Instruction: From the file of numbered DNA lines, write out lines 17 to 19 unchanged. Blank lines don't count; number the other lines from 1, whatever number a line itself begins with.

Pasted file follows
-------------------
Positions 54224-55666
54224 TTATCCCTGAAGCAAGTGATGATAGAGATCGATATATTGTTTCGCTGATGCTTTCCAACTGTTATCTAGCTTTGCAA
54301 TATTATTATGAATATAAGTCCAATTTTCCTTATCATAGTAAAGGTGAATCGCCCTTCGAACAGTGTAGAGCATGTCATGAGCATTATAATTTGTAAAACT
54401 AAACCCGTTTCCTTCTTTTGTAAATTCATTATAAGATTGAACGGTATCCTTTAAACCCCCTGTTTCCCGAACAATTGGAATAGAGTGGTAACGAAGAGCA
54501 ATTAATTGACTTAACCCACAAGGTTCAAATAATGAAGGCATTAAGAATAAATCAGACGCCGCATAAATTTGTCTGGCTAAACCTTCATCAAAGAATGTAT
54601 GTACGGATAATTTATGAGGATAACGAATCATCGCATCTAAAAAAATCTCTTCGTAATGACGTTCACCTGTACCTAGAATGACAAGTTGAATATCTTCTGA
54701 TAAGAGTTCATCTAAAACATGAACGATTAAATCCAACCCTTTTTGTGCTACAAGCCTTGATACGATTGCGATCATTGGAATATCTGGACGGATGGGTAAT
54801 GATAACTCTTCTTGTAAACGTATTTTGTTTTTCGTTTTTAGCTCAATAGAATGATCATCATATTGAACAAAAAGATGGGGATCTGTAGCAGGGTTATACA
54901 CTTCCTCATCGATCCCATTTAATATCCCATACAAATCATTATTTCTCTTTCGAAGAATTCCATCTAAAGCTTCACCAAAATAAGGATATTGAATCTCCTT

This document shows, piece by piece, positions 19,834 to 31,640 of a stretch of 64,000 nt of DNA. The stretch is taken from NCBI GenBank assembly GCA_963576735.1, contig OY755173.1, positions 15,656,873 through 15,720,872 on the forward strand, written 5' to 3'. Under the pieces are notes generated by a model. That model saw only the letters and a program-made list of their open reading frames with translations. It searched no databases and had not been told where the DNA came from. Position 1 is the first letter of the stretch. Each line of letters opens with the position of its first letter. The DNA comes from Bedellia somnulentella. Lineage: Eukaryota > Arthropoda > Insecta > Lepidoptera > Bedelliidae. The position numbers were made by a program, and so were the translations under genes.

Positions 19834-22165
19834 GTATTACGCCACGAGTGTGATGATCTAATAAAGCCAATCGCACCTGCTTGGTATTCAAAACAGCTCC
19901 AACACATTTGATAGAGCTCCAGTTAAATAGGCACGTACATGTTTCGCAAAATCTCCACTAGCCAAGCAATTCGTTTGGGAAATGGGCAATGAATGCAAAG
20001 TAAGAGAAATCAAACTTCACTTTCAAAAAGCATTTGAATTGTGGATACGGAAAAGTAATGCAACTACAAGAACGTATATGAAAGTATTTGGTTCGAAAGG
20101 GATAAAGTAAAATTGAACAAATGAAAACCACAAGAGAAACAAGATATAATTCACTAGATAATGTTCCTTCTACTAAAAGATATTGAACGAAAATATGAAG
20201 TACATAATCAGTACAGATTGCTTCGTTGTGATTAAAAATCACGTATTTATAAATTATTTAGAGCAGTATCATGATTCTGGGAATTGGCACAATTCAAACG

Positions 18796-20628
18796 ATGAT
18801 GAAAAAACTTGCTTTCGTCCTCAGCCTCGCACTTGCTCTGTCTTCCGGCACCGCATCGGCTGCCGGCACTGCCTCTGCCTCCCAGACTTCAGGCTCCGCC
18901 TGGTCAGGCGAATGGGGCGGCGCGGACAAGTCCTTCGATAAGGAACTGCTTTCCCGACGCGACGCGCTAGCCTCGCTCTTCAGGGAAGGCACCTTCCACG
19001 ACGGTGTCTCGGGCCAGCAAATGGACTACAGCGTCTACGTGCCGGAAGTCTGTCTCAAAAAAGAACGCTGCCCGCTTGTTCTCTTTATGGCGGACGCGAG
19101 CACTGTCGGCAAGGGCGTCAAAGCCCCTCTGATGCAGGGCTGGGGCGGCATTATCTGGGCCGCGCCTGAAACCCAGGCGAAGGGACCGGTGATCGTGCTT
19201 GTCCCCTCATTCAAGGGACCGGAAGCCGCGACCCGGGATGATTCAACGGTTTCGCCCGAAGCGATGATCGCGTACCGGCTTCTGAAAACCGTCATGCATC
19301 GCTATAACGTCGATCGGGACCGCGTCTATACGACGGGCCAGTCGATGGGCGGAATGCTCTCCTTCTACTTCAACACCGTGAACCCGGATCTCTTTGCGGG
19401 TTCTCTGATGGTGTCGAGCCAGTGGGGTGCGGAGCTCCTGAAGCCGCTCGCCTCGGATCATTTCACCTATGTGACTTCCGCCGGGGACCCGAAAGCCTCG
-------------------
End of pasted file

Positions 18796-20628
18796 ATGAT
18801 GAAAAAACTTGCTTTCGTCCTCAGCCTCGCACTTGCTCTGTCTTCCGGCACCGCATCGGCTGCCGGCACTGCCTCTGCCTCCCAGACTTCAGGCTCCGCC